|Reject Holm appeal, Utah urges|
Polygamist is trying to get top U.S. court to hear his case
By Ben Winslow|
Deseret Morning News
Ruth Stubbs did not want to marry Rodney Holm.
The 16-year-old "just cried" when she was told that she would marry the 32-year-old man and become his third wife. She was told to by then-Fundamentalist LDS Church leader Rulon Jeffs.
In a quick ceremony at Jeffs' home in Hildale, Stubbs exchanged vows with Holm. Warren Jeffs (who is currently the leader of the FLDS Church and is facing criminal charges) presided over the 1998 ceremony and declared the two "legally and lawfully husband and wife."
That description of Stubbs' wedding is part of the Utah attorney general's response to an appeal of Holm's conviction that has been filed with the U.S. Supreme Court.
Holm, a former Hildale police officer who was convicted in 2003 of bigamy and unlawful sex with a minor, is appealing to the top court. He is asking the court to consider whether a ban on plural marriage among consenting adults is outdated, violates his right to freedom of religion and whether polygamists are targeted for prosecution.
"The court hasn't looked at the issue of polygamy for a century," said Rod Parker, Holm's attorney. "They really need to revisit that and give the people some modern guidance."
The Utah Supreme Court upheld Holm's conviction last year.
The U.S. Supreme Court has signaled an interest in hearing the case, asking the Utah Attorney General's Office to file a response. On Friday, the attorney general and an anti-gay marriage group filed briefs with the court, urging it to reject Holm's appeal.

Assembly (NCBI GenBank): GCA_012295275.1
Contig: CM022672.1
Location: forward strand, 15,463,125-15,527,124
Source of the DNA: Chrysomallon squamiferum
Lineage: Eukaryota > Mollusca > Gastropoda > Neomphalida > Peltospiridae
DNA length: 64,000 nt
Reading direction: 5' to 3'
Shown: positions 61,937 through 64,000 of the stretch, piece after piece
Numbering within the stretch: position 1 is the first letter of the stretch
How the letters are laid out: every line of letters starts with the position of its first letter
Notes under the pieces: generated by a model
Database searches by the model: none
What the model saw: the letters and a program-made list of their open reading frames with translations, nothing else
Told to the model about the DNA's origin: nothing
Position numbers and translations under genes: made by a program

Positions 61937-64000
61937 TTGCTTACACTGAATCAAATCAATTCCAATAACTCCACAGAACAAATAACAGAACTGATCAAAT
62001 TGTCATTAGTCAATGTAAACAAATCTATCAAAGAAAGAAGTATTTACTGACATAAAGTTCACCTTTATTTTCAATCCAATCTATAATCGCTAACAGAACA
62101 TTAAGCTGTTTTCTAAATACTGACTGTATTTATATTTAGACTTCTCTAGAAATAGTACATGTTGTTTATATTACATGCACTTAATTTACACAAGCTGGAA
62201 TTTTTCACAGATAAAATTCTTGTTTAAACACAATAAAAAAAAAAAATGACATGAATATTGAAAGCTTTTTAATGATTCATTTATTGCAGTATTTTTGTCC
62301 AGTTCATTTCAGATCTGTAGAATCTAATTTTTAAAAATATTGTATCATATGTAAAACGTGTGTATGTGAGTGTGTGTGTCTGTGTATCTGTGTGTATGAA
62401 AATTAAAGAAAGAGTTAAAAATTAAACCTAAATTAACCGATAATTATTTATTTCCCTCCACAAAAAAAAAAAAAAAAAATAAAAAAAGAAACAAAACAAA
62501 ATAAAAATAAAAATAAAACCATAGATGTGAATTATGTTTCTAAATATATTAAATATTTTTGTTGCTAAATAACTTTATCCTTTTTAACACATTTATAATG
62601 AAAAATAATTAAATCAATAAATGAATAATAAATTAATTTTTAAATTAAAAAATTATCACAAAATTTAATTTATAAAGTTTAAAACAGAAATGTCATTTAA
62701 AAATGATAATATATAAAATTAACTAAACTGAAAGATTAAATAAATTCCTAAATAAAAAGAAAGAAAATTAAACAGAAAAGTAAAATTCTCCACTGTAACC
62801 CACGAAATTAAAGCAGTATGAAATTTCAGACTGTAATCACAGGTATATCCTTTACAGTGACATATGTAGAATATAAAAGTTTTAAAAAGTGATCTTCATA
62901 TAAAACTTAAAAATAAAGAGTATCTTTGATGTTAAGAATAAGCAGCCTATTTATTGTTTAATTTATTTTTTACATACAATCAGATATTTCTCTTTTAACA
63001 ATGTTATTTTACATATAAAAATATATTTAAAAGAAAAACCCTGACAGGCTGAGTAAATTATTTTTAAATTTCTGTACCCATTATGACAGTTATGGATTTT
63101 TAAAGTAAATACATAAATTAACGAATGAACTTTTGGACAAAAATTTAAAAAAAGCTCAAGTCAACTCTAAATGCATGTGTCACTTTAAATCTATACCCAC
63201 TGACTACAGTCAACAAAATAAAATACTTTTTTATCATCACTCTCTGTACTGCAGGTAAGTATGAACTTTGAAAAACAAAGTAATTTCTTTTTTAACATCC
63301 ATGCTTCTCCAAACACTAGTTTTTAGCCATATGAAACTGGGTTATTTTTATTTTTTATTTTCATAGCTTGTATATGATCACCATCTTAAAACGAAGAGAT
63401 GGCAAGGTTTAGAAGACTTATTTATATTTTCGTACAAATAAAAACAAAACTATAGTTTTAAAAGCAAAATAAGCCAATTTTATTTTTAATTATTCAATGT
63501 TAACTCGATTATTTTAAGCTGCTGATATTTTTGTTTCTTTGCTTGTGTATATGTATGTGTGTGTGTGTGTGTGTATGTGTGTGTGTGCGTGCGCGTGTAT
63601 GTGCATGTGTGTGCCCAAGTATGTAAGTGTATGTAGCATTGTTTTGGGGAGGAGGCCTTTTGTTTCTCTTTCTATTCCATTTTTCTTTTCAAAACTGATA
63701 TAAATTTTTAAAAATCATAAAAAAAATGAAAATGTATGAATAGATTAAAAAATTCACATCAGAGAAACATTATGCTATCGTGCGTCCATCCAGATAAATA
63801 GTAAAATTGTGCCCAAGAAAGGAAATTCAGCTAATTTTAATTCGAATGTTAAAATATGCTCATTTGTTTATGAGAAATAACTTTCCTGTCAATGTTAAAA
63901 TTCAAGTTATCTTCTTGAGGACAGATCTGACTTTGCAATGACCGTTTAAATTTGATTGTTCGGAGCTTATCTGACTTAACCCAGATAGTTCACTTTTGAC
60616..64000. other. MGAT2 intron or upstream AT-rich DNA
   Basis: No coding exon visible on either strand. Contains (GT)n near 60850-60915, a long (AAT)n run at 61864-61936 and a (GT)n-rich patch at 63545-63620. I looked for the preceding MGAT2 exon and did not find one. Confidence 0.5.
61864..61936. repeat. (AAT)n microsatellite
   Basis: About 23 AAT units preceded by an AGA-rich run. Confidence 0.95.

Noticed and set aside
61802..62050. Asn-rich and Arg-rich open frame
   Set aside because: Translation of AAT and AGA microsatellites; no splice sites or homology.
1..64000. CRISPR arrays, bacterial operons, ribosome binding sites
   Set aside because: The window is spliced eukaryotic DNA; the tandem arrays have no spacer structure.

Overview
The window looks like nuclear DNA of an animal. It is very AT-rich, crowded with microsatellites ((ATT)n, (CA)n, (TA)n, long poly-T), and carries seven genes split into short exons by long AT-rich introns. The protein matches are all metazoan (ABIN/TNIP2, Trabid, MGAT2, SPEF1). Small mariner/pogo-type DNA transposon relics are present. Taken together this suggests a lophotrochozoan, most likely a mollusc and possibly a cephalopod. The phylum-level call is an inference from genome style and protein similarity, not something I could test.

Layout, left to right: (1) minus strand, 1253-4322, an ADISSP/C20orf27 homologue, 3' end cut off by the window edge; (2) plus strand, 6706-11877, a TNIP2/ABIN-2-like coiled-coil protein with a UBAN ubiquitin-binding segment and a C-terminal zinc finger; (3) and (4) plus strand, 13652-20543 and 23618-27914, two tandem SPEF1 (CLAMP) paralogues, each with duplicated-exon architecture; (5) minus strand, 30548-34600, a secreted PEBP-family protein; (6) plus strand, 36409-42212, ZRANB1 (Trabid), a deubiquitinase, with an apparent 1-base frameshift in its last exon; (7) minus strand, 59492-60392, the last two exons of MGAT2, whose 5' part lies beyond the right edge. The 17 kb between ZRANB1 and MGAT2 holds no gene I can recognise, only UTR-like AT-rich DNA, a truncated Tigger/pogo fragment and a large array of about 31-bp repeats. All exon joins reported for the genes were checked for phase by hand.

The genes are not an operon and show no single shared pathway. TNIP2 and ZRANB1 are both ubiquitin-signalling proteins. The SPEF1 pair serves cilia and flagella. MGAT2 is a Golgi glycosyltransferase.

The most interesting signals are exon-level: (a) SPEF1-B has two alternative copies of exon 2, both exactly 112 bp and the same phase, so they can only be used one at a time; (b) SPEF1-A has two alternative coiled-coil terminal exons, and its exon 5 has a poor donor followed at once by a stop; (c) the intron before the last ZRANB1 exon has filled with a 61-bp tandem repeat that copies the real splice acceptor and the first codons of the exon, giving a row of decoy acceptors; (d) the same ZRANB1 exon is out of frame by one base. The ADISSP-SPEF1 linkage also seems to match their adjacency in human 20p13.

"This case does not involve consenting adults," assistant Utah Attorney General Laura Dupaix said in an interview Friday with the Deseret Morning News. "We really tried to explain to the court why these issues that they presented are not the kind of issues that the Supreme Court should be interested in."
The Utah Attorney General's Office rejected claims that polygamists are being targeted for prosecution because of their religious beliefs.
"We're selecting people for prosecution because they're predators," Dupaix said. "They're taking advantage of underage girls or a spouse who doesn't know about the other spouse."
Holm's claim that Utah's bigamy statute targets religious freedom should not be considered "because it does not raise an issue of widespread national importance," Dupaix wrote in her brief.
There are an estimated 37,000 people who practice polygamy in Utah and surrounding states.
"I think the merits are strong. More importantly, I think the issue deserves attention," Parker said.
Also wading into the polygamy battle is the Family Research Council, a group based in Washington, D.C., that pushes traditional families and traditional marriage.
"The Utah Supreme Court wisely rejected this recipe for social disorder in its decision ... state polygamy bans are an important part of the legislative scheme governing and protecting marriage," wrote lawyers for the conservative Alliance Defense Fund in a friend of the court brief filed Friday.
They objected to Holm's use of the controversial Lawrence vs. Texas case, which decriminalized gay sex among consenting adults. The Family Research Council argues that the Lawrence case does not support a constitutional right to polygamy.
Under an 1879 court decision, polygamy was banned in America. In recent years, prosecutors in Utah and Arizona have come to focus on polygamous groups while investigating abuse, fraud and child-bride marriages.
Jeffs is currently facing charges in Utah and Arizona, accusing him of forcing teenage girls into marriages with older men.
Holm is facing trial in Mohave County, Ariz., where he is accused of sexual conduct with a minor and conspiracy to commit sexual conduct with a minor.
Originally published Saturday, January 13, 2007
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